But I still hate the tiny autofocus points in the viewfinder; you can’t see them until you prefocus, at which point you realize that you’re too high, low, or off to the side. Though it can blaze through a burst, if you can’t keep the subject on-target all that speed is wasted. Nikon switched to AF areas for the D5200. It’s your turn, Canon. Plus, I’m not crazy about the flat buttons. While I rate the camera 8 for design, it’s a grudging 8; the great LCD and otherwise logical control layout keep it from sinking.

Canon EOS Rebel T4i Canon EOS Rebel T5i Nikon D5200 Pentax
Sony Alpha SLT-A65V
Sensor effective resolution 18MP hybrid CMOS 18MP hybrid CMOS 24.1MP CMOS 16.3MP CMOS 24.3MP Exmor HD CMOS
22.3mm x 14.9mm 22.3mm x 14.9mm 23.5mm x 15.6mm 23.7mm x 15.7mm 23.5mm x 15.6mm
Focal-length multiplier 1.6x 1.6x 1.5x 1.5x 1.5x
Sensitivity range ISO 100 – ISO 12800/ 25600 (exp) ISO 100 – ISO 12800/ 25600 (exp) ISO 100 – ISO 6400/ 25600 (exp) ISO 100 – ISO 12800/ 25600 (exp) ISO 100 – ISO 16000
Burst shooting 5fps
6 raw/22 JPEG
6 raw/22 JPEG
8 raw/30 JPEG
8fps (10fps with fixed exposure)
13 raw/17 JPEG
Viewfinder (mag/ effective mag) 95% coverage
0.85x/ 0.53x
95% coverage
0.85x/ 0.53x
95% coverage
0.78x/ 0.63x
100% coverage
0.92x/ 0.61x
Electronic OLED
0.5 inch/ 2.36 million dots
100% coverage
1.09x/ 0.73x
Autofocus 9-pt AF all cross-type; center cross to f2.8 9-pt AF all cross-type; center cross to f2.8 39-pt AF
9 cross-type
(Multi-CAM 4800DX)
11-pt AF
9 cross-type
15-pt phase-detection
3 cross-type
AF sensitivity -0.5 to 18 EV -0.5 to 18 EV -1 to 19 EV -1 to 18 EV -1 to 18 EV
Shutter speed 1/4,000 to 30 secs; bulb; 1/200 x-sync 1/4,000 to 30 secs; bulb; 1/200 x-sync 1/4,000 to 30 secs; bulb; 1/200 sec x-sync 1/6,000 to 30 secs; bulb; 1/180 sec x-sync 1/4,000 to 30 secs; bulb; 1/160 x-sync
Metering 63-zone iFCL 63-zone iFCL 2,016-pixel 3D color matrix metering II 77-segment 1,200-zone
Metering sensitivity 1 to 20 EV 1 to 20 EV 0 to 20 EV 0 to 22 EV -2 to 17 EV
Video H.264 QuickTime MOV 1080/30p/ 25p/24p; 720/60p/ 50p H.264 QuickTime MOV 1080/30p/ 25p/24p; 720/60p/ 50p 1080/60i/50i/ 30p/25p/24p; 720/60p/50p/ H.264 QuickTime MOV H.264 QuickTime MOV 1080/24p/ 25p/30p; 720/ 50p/60p AVCHD 1080/60p @ 28, 24Mbps, 1080/24p @ 24, 17Mbps, 1080/60i @ 17Mbps
Audio Stereo; mic input Stereo; mic input Stereo; mic input Mono Stereo; mic input
Manual aperture and shutter in video Yes Yes Yes n/a Yes
Maximum best-quality recording time 4GB/12 min 4GB/29:59 20 min 4GB/25 min 2GB/29 min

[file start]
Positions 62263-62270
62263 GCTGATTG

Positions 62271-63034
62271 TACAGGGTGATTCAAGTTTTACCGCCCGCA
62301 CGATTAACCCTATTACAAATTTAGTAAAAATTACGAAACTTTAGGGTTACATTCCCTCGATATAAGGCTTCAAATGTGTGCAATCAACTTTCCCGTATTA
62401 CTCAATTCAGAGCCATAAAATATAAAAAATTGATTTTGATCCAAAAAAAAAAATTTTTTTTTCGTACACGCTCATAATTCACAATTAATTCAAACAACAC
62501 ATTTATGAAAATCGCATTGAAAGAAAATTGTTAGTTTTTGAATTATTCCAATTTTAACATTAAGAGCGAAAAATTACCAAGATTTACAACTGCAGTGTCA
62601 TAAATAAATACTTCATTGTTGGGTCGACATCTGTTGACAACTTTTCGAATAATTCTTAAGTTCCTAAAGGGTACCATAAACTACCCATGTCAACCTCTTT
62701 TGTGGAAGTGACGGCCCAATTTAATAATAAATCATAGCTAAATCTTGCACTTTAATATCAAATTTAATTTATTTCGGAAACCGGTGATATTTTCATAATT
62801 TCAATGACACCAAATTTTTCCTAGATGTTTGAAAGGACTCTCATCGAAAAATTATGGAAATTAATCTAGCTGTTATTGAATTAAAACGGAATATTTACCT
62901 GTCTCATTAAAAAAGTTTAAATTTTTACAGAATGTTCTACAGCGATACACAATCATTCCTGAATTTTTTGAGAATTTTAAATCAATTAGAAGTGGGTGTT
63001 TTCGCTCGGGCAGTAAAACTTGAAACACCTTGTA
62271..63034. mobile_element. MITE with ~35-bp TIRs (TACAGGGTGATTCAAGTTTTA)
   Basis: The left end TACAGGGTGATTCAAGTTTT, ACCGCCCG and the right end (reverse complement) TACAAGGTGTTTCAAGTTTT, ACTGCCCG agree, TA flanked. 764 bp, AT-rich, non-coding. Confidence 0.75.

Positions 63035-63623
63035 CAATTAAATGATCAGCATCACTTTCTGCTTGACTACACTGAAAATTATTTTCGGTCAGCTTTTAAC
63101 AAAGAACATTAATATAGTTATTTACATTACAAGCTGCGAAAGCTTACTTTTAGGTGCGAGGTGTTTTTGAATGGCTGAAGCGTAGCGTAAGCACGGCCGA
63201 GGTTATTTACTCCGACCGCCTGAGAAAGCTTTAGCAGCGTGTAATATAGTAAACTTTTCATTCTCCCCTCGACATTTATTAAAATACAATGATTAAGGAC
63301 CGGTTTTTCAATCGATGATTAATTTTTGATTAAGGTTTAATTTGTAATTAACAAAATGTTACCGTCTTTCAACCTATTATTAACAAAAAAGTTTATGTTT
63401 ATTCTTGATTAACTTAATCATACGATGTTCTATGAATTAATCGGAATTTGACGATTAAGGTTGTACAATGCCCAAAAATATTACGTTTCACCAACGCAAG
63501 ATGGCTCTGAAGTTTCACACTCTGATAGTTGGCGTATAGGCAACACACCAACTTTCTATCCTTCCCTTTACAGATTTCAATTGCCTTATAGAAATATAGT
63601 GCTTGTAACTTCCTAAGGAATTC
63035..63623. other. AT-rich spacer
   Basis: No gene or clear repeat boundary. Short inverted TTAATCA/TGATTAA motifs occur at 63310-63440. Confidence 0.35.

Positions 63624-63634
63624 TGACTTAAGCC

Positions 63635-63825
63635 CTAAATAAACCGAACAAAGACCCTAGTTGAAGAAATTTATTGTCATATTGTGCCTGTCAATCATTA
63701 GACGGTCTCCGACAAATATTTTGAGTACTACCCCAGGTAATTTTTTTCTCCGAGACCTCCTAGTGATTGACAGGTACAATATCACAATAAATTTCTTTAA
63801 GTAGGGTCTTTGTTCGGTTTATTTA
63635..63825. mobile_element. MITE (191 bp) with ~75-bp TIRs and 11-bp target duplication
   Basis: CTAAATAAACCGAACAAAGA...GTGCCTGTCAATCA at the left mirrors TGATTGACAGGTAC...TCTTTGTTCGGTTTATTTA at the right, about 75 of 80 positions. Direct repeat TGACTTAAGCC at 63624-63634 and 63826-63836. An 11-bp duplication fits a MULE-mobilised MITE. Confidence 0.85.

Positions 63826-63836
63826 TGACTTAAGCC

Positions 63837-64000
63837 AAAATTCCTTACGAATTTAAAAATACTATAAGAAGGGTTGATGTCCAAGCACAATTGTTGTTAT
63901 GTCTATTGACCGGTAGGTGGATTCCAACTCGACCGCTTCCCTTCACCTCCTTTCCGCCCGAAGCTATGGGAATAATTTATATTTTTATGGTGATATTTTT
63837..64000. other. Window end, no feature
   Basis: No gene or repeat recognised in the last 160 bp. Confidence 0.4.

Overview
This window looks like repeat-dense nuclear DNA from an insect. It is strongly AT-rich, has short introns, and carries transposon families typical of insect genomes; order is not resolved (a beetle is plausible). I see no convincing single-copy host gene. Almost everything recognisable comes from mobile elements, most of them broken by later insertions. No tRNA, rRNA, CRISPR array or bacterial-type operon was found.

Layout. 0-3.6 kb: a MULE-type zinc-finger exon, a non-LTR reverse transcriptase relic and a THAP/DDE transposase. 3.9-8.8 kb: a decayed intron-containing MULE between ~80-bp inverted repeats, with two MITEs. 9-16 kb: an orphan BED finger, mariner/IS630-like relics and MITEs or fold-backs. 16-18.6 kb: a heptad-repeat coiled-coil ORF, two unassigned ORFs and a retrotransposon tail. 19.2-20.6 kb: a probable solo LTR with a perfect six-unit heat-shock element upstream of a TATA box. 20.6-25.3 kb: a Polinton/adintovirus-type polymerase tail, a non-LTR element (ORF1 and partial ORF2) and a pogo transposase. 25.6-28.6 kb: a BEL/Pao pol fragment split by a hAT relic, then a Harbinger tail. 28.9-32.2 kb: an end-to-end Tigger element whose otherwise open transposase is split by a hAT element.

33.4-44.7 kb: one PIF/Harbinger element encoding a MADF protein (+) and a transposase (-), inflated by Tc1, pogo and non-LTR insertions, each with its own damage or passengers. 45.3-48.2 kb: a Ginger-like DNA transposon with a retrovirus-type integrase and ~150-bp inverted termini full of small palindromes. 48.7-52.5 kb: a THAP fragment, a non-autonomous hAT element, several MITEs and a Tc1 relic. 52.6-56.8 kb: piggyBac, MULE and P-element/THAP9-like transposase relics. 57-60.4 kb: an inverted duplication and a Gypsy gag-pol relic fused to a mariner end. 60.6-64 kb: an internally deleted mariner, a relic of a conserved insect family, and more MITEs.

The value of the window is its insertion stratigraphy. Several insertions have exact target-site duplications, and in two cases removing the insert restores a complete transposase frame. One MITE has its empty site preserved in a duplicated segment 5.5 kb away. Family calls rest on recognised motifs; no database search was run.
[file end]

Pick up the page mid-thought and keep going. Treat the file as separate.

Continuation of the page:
IS Optical Optical Optical Sensor shift Sensor shift
LCD size 3 inches articulated, touch screen
3 inches articulated, touch screen
3 inches articulated
921K dots
3 inches fixed
921K dots
3 inches articulated
921K dots
Memory slots 1 x SDXC 1 x SDXC 1 x SDXC 1 x SDXC 1 x SDXC
Wireless flash Yes Yes No Yes Yes
Battery life (CIPA rating) 440 shots 440 shots 500 shots 480 shots (lithium ion); 1,600 shots (lithium) 510 shots
Size (WHD, inches) 5.2 x 3.9 x 3.1 5.2 x 3.9 x 3.1 5.1 x 3.9 x 3.1 5.1 x 3.8 x 2.8 5.3 x 3.9 x 3.3
Body operating weight (ounces) 20.8 20.8 19.9 22.9 (est) 22 (est)
Mfr. price $849 (body only) $749.99 (body only) $799.95 (body only) $849.95 (body only) $899.99 (body only)
$949 (with 18-55mm lens) $899.99 (with 18-55mm STM lens) $899.95 (with 18-55mm VR lens) $899.95 (with 18-55mm lens) $999.99 (with 18-55mm lens)
$1,149 (with 18-135mm STM lens) $1,099.99 (with 18-135mm STM lens) $1,099.95 (with 18-105mm lens) n/a n/a
Release date June 2012 April 2013 January 2013 July 2012 October 2011

The camera tends to disappoint on the features front, too. It’s got the basics you’d expect from a $700 body, but lacks a lot of modern options, like GPS or wireless, as well as interesting traditional features, like time-lapse, multiple exposure, and intervalometer. I also miss peaking for manual focus in Live View; it would make focusing with every lens besides the STM model so much easier. The T5i does include the Video Snapshot mode carried over from the camcorders and PowerShots for shooting quick clips.


Competitors have improved their Live View/contrast autofocus systems to the point where Canon’s version, with its requirement of special lenses for optimal performance, is starting to look less appealing. The T5i is a fine camera and I really like the touch screen for video, but the old AF system and terrible AF-point visibility in the viewfinder make shooting action stills awkward. One of the reasons you still might want to buy a dSLR rather than a more compact interchangeable-lens camera is the optical viewfinder, and the T5i’s simply isn’t compelling when you consider competitors such as theNikon D5200 that produce equally good stills and video but offer a better viewfinder and phase-detection AF system.